The 75-year-old has “other commitments” on his big day.
Bob Dylan has decided not to attend the Nobel Prize Ceremony in Stockholm on December 10 to pick up his Nobel Prize for Literature.
The Swedish Academy said Dylan notified them in a personal letter that “he wishes he could receive the prize personally, but other commitments make it unfortunately impossible.”
In a press release, the Academy said: “We look forward to Bob Dylan’s Nobel Lecture, which he must give – it is the only requirement – within six months counting from December 10, 2016.”
The Nobel body added that it was “unusual, to be sure, but not exceptional” for laureates to miss the ceremony, with Doris Lessing, Harold Pinter and Elfriede Jelinek among those who have chosen to stay home for various reasons. “The prize still belongs to them, just as it belongs to Bob Dylan,” the Academy said.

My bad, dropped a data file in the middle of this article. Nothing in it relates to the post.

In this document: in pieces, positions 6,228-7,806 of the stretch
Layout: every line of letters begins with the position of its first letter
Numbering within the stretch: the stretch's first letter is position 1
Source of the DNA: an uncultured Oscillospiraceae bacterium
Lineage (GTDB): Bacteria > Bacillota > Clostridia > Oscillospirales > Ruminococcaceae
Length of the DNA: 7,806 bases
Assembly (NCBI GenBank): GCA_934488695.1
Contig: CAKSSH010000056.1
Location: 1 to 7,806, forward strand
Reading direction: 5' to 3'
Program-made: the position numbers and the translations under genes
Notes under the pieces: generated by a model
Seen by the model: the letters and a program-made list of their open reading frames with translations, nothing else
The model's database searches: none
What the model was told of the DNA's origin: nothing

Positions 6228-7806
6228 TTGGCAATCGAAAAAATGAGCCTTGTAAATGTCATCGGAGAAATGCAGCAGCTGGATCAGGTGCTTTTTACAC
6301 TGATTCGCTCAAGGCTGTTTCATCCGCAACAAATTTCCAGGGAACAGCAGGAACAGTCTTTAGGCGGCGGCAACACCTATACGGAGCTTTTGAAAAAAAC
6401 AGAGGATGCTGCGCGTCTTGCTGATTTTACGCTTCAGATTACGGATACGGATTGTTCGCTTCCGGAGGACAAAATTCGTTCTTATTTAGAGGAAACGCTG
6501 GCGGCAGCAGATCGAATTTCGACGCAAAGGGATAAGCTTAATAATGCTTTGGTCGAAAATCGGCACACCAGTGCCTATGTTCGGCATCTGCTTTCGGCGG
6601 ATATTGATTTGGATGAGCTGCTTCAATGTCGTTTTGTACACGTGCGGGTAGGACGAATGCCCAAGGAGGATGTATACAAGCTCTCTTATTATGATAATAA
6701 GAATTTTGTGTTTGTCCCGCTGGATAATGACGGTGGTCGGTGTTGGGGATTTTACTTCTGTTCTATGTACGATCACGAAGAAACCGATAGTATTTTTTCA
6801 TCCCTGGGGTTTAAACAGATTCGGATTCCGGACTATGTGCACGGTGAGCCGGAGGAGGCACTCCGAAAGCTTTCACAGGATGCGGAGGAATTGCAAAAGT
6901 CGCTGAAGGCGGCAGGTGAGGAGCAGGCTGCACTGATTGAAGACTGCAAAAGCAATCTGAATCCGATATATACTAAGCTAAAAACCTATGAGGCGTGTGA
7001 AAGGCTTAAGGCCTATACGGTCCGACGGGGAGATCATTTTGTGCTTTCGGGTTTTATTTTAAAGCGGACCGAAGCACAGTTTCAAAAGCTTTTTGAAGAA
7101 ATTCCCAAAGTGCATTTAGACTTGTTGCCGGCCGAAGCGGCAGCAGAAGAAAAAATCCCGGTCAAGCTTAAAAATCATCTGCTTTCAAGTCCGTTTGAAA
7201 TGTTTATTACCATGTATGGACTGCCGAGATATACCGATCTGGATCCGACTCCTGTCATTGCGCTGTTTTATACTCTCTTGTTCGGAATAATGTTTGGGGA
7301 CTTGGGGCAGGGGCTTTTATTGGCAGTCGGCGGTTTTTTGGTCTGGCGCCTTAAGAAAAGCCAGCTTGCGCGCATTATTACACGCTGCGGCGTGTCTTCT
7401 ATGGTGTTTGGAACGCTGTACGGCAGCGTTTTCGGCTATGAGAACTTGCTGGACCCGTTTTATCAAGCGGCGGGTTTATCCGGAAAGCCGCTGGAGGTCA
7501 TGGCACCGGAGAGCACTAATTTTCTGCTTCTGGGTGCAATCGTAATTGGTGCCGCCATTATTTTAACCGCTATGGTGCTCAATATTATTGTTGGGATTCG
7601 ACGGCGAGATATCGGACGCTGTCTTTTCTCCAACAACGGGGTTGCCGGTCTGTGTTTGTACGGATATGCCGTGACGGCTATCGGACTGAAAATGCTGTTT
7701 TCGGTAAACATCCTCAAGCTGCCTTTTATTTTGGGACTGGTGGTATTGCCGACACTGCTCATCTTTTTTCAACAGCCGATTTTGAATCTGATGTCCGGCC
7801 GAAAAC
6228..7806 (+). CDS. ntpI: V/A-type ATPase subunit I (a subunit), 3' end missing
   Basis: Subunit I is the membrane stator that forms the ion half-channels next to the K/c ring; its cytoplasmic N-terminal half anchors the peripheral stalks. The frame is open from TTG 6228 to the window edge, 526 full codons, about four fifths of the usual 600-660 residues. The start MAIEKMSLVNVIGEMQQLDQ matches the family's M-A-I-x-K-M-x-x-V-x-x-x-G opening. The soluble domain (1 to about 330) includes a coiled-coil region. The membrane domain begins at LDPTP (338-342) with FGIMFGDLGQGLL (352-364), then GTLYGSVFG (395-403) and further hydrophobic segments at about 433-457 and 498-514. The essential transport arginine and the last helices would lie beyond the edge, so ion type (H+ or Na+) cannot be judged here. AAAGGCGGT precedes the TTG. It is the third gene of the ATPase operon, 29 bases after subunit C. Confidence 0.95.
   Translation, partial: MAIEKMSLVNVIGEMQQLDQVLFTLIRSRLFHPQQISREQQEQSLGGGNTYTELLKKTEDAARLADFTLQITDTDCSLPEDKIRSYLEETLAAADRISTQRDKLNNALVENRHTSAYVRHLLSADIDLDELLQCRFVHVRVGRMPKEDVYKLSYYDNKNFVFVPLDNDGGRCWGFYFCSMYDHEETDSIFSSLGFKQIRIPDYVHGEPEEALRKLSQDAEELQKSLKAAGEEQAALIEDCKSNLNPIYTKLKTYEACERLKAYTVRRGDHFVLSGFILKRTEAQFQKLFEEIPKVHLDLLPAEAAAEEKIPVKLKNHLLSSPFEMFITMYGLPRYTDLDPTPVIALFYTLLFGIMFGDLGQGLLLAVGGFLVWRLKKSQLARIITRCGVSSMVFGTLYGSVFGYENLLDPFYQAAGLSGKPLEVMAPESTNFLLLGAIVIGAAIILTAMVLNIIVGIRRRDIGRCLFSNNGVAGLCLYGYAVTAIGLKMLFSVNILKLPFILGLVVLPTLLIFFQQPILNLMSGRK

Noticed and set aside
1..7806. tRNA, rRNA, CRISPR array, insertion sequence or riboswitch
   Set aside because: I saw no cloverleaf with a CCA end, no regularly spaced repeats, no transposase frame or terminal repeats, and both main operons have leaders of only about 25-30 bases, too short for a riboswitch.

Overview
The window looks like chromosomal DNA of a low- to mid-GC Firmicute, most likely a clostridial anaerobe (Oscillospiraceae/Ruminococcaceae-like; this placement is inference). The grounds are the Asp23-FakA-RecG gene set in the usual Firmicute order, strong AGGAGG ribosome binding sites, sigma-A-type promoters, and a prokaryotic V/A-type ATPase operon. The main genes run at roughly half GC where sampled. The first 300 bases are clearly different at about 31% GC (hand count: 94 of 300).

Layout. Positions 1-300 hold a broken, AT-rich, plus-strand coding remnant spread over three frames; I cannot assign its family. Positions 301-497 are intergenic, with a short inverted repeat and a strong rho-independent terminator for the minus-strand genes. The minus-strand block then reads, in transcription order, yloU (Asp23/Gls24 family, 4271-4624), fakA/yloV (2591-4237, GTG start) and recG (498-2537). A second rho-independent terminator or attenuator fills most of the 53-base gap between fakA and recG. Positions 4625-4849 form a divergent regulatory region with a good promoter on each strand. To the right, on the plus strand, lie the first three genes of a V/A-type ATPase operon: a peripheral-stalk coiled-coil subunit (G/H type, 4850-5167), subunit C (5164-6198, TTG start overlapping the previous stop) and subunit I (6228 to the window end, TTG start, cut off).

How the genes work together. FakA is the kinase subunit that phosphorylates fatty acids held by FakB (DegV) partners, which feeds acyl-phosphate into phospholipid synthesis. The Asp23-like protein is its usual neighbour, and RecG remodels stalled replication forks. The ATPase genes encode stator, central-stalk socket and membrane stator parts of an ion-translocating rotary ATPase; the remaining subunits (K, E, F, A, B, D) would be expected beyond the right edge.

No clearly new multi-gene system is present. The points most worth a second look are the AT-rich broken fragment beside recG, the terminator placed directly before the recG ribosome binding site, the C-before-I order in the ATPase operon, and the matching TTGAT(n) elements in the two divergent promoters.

Dylan’s reluctance to bask in the glory of his win – which includes a check for over $920,000 – began in the days after the prize’s announcement, when he maintained a mysterious silence over his award for creating “new poetic expressions within the great American song tradition.”
Several days later he appeared to have acknowledged the prize on his website, but the brief mention of his win was deleted within hours. Dylan finally got in contact with the Academy a week later, saying the prize had left him “speechless”.
Meanwhile, Martin Scorsese’s essential Dylan documentary No Direction Home has been given a 10th anniversary box set release.